Reader Friday: Best Book You Read Last Year?

What is the best (or most interesting) book you read in 2016? Please share,


15 thoughts on “Reader Friday: Best Book You Read Last Year?

  1. Thankfully I keep a spreadsheet of the books I read so I can remind myself of books I liked most & why (so I can refer back to them). I typically make note of the title/author, if it was recommended to me & why, and my notes on what I thought of the read (or if I ended up finishing it). So this morning I was looking at my comments to see which elicited the most excitable response from me & the 2016 winner was:

    Essentialism: The Disciplined Pursuit of Less by Greg McKeown.
    Part of my comment was: “Read cover to cover in one sitting and felt positively zen-like after.”

    Other reads that grabbed me last year include:

    Open: An Autobiography (Andre Agassi)
    Originals: How Non-Conformists Move the World (bought 2 copies)
    Why Nations Fail: The Origins of Power, Prosperity & Poverty
    Twelve Years a Slave
    Daily Rituals: How Artists Work
    Blood & Thunder: The Epic Story of Kit Carson & the Conquest of the American West
    Lamplighter, The (novel written in 1850’s)
    Some People Are Dead
    Wonder (novel)

    Can’t wait to see what books grab me in 2017! I’m off to a slow start. I just finished reading—mostly skimming “Peak: The New Science of Expertise” which has GREAT concepts I feel everyone should read but the important concepts are lost in an ocean of excessive wordiness. Wish it had been presented much more succinctly.

    • I keep a spreadsheet, too, with notes on what I thought of each book.
      My favorite was Brooklyn by Colm Tobin, which I read before I saw the movie. (I have a thing for Irish writers.) I also really liked Glitz by Elmore Leonard, and Norwegian Night by Derek B. Miller.

  2. The Sparrow by Mary Doria Russell. Published in 1997. Hands down the most unusual, fascinating book I can ever remember reading. I heard about it from a friend who said that it had a brief spurt of buzz a few years ago. She was at a writer’s conference with 8 other people at her table and the moderator asked them to share the best book they read that year. 7 of the 8 said The Sparrow. Part space travel, part theology, part cultural anthropology, part “family” saga, and some of the rawest writing on what trauma can do to a person ever written.

  3. Melville in Love: The Secret Life of Herman Melville and the Muse of Moby-Dick by Michael Sheldon. Biographical fiction, which I love. Michael Sheldon brings the reader through Melville’s private adventures and is so vivid with Melville’s emotional life. Not a single page gets tedious.

    At the moment I am rereading The Great Gatsby by Fitzgerald. Yeah, I read it in high school, and in college, but I didn’t really appreciate then. I’m rereading it now more analytically as a writer, exploring Fitzgerald’s writing mechanics and execution. Wow, his sentences and images are amazing!

  4. Mae Clair’s Point Pleasant series: A Thousand Yesteryears and A Cold Tomorrow. She’s finishing the series this year, and I can’t wait to see what happens.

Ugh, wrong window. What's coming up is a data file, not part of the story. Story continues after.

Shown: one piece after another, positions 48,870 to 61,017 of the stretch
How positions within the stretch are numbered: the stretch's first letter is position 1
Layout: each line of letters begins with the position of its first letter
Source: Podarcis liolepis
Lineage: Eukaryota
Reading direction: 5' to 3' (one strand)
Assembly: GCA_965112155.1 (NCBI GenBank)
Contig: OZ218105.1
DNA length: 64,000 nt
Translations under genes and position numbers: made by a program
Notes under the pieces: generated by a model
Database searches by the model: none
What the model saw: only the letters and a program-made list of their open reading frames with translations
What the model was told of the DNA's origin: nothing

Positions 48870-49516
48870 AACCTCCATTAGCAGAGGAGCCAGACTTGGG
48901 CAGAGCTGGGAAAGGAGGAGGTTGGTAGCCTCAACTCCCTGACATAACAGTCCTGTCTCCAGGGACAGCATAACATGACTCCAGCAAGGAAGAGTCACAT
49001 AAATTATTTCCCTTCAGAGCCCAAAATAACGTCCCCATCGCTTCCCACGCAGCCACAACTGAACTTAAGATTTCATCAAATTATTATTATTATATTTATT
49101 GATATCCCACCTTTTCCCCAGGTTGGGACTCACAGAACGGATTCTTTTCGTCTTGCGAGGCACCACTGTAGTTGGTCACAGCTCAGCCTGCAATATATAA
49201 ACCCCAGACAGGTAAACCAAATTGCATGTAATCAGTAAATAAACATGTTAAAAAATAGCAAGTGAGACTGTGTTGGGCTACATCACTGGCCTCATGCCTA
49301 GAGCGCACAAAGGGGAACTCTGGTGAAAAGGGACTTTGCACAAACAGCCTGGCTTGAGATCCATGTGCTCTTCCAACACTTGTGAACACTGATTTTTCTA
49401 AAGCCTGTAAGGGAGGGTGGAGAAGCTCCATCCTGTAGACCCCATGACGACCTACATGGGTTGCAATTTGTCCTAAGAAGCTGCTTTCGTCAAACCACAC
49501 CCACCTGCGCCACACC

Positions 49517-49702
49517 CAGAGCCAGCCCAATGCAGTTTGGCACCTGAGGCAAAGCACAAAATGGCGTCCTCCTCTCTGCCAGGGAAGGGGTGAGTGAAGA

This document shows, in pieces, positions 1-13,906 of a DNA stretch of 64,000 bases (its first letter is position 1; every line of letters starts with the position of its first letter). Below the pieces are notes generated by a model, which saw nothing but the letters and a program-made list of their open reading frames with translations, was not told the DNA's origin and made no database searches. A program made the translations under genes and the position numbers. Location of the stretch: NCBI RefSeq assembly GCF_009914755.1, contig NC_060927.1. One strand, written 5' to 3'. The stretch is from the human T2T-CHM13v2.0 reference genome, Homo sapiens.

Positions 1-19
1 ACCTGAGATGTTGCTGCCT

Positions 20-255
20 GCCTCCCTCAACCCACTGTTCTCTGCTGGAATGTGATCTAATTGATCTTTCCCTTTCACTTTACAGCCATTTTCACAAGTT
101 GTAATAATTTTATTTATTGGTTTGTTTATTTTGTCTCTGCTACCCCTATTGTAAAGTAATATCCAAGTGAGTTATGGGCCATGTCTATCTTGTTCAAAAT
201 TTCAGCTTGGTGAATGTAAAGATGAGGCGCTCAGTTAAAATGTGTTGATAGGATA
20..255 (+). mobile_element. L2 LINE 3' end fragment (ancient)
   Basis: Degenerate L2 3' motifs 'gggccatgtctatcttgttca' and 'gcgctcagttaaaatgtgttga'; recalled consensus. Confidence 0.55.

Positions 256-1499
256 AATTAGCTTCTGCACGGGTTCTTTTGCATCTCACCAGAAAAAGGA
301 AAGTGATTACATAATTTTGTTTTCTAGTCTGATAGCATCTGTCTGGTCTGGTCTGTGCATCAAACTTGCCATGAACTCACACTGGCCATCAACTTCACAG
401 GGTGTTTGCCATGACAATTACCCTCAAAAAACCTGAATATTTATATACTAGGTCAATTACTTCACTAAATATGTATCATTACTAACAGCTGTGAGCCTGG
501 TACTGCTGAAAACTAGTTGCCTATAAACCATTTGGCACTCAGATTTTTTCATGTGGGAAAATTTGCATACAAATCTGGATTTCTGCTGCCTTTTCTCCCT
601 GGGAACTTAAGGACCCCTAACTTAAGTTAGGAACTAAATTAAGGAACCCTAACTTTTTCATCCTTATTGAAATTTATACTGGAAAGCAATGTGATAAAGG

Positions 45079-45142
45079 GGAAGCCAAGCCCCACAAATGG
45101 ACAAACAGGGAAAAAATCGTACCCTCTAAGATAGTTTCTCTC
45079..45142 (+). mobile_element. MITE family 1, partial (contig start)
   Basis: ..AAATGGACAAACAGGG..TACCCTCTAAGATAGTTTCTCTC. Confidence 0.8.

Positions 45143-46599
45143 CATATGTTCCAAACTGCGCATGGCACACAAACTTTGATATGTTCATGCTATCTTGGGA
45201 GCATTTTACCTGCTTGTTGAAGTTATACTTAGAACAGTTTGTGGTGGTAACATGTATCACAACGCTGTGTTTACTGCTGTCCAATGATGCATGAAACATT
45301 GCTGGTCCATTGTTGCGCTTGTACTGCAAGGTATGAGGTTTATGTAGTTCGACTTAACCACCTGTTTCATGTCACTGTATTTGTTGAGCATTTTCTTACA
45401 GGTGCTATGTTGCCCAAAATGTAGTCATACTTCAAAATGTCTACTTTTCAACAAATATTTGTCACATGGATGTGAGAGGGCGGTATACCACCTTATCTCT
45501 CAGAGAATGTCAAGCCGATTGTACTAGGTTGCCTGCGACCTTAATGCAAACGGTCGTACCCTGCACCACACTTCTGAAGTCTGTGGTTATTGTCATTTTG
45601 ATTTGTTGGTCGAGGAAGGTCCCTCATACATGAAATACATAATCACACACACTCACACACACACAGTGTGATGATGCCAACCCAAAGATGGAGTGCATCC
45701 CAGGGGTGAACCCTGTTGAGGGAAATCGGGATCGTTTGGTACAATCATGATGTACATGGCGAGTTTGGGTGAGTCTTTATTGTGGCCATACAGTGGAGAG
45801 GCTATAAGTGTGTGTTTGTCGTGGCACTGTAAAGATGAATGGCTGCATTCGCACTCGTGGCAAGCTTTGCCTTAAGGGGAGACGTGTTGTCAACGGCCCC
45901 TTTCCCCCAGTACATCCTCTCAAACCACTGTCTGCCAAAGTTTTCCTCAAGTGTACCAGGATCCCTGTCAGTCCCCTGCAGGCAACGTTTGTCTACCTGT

5. I was fascinated by Born a Crime by Trevor Noah. A truly interesting take on Apartheid. Educational without being dry or prone to chewing of the scenery. Lots of humor which I appreciate.
    I also read King of Lies by John Hart. Good strong thriller. I much prefer genre fiction, and this offered a writing style that was deeper than my usual escapist stuff. It really appealed to me. The one I’m reading now is the same: Natchez Burning by Greg Iles.
    I hate to say that I forget titles almost as soon as I read them, and I have no hope of remembering what year I read it in. So it was probably the year before last that I read Copperhead Road by my high school friend Roger Canaff. It was a very well written and moving book that has stuck with me. Among many things I did not know at the time was that he was a gifted writer. Here I thought I was the one who would become an author.

    • Synchronicity alert: The Trevor Noah book was 53-across in the NYTimes crossword this morning!

  6. Currently reading The Girl With the Dragon Tattoo. Stieg Larsson’s ability to build suspense is a thing of beauty. I’m always looking for that spark, be it voice, character, concept, plot, structure, etc., which lends what I think of as ‘velocity’ to a story. That is, the desire to keep turning pages.

  7. Jim Harrison’s “The Beast God Forgot to Invent.” My first by him and won’t be my last. Makes me want to be a better writer

    Also got a kick out of “The Genius of Dogs: How Dogs Are Smarter Than You Think.” But it never explained why my mutt Phoebe drags one of my old flip-flops to bed every night.

  8. Each year I have a mix of nonfiction, contemporary fiction, historical fiction, and re-reads of favorites

    My favorite re-read was Louis Bayard’s ” Mr Timothy” – it’s my favorite book by my favorite author, and I usually revisit it every 2-3 years

    My favorite new fiction read and author was Laura McHugh and her debut,”Weight of Blood” – followed up w/ her second, “Arrowood,” early this year – which I thought was even better

    In nonfiction, I was on a Middle Ages kick, and read several good books by Dan Jones

  9. Still reading it: The Fourth Protocol by Frederick Forsyth. I was hooked at the first paragraph:

    The man in grey decided to take the Glen suite of diamonds at midnight. Provided they were still in the apartment safe and the occupants away. This he needed to know. So he watched and he waited. At half past seven he was rewarded.

    I’ve taken to reading older books that have stood the test of time to study technique. Works.

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